We all work differently and within one office you’ll notice people can have quite different communication styles. Communication styles don’t refer to preferring email over a phone call, rather they refer to how we naturally behave around each other.
Timid and laid back or domineering and upfront, to the point and confident or sarcastic and in-direct.
If you are a manager, or if you work as part of a team, it’s important to know what your own communication style is, as well as your colleague’s communication styles. This will enhance collaboration and avoid any unnecessary bickering.
Basically, communication styles sum up the logic behind the phrase “it’s not what you said, but the way you said it.”
Another big influence on communication styles are the different expectations of the various generations in the workplace. A millennial will naturally communicate in a different way to a baby boomer and vice versa. There is nothing wrong with this, but it’s valuable to be conscious of.
There are a few different lists out there, but the 4 most common communication styles are:
What communication style are you? And how can you work well with each style of communicator?
Find a more detailed description of each below, along with some tips on how to work well with each.
A passive person tends not to say what they mean. If they have an issue, they’ll keep it to themselves and let others do the talking.
A passive colleague will often be apologetic and keep their opinions to themselves. On the plus side this type of communicator can often be patient and easy-going. A passive colleague will rarely cause upset.
Working with a passive person
When communicating with passive communicators ask direct questions and be reassuring. Be wary that a passive person finds it difficult to say no, which can lead to burnout.
As the title suggests, this type of communicator is loud and domineering. An aggressive communicator will interrupt others and make their opinion known. They will typically be known around the office as erring on the side of inappropriate and controlling.
Although this all sounds quite negative there are advantages to being an aggressive communicator. These people can be very persuasive which makes them a great asset if managed correctly.
Working with an aggressive person
Don’t treat an aggressive communicator with aggression. Instead, stay calm and logical. Involve HR or more senior members of your team if necessary.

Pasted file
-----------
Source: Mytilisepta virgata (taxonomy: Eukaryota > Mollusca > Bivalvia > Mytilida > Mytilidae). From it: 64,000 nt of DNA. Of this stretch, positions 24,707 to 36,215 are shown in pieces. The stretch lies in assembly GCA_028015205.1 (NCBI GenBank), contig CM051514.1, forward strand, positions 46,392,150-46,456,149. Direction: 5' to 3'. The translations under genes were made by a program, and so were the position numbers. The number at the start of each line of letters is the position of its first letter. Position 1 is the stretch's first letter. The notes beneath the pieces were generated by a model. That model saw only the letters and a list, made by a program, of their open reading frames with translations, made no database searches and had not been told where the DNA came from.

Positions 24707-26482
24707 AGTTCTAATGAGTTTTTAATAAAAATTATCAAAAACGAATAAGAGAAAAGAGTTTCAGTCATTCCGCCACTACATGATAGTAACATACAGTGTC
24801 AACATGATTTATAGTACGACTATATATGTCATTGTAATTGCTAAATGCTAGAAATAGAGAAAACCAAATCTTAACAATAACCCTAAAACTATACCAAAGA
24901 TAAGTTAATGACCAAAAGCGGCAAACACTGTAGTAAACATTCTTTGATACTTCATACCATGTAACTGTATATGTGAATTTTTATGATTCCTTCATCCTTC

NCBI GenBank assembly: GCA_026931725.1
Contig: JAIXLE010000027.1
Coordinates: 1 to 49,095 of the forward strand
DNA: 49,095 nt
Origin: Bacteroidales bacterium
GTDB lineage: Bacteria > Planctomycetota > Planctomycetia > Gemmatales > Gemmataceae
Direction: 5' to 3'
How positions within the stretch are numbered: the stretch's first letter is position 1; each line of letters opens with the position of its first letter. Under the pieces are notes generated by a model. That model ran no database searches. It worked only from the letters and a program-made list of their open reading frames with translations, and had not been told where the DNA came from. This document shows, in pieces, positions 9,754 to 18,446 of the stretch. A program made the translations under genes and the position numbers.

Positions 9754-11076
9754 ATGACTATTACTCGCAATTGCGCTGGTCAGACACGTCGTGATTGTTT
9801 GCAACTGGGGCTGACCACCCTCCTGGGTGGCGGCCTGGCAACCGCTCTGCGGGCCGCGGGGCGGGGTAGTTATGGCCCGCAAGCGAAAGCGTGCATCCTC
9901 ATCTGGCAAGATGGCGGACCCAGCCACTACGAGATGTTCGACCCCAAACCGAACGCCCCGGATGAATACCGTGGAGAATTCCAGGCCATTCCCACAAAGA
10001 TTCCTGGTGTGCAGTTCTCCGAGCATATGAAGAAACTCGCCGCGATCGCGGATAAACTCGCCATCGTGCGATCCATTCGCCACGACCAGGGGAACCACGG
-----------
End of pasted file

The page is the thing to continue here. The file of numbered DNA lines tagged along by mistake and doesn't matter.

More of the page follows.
Like passive communicators a passive-aggressive person tends to be quiet, but with an underlying air of hostility. These communicators are often unhappy in their roles but are uncomfortable venting this in a direct way. Sarcasm is another common trait of a passive-aggressive worker.
Passive-aggressive colleagues are in ways more difficult to deal with than a more upfront aggressive colleague.
If you think you might be a passive-aggressive communicator at work, it’s likely you’re unhappy and it’s important to address this or potentially look for a new role somewhere where you’ll be more comfortable.
Working with a passive-aggressive person
In mild cases, humour can diffuse a passive-aggressive conversation but if a passive-aggressive colleague is causing disruption, it’s important to tackle the problem directly.
An assertive person is calm, clear and confident. The preferred method of communication, assertive colleagues are generally upfront, while being emphatic to others on their team.
Being assertive takes time. If you’d like to be more assertive try using more “I” statements, say no to unrealistic asks and be mindful of keeping your emotions in check. Think like a leader and be confident in your own opinions.
Working with an assertive person
You will know where you stand with an assertive colleague, these people are good to ask for advice and are very level in their communications.
Can you see yourself in any of these communication styles? Or could you pick a style for anyone on your team?
Most of us are a combination of types. If you’d like to be more assertive, or if you feel you’re aggressive and rather be more passive, being mindful of this is a great first step.
Remember “it’s not what you said, but the way you said it” when communicating with your colleagues and you could be one step closer to getting the results you want faster and better.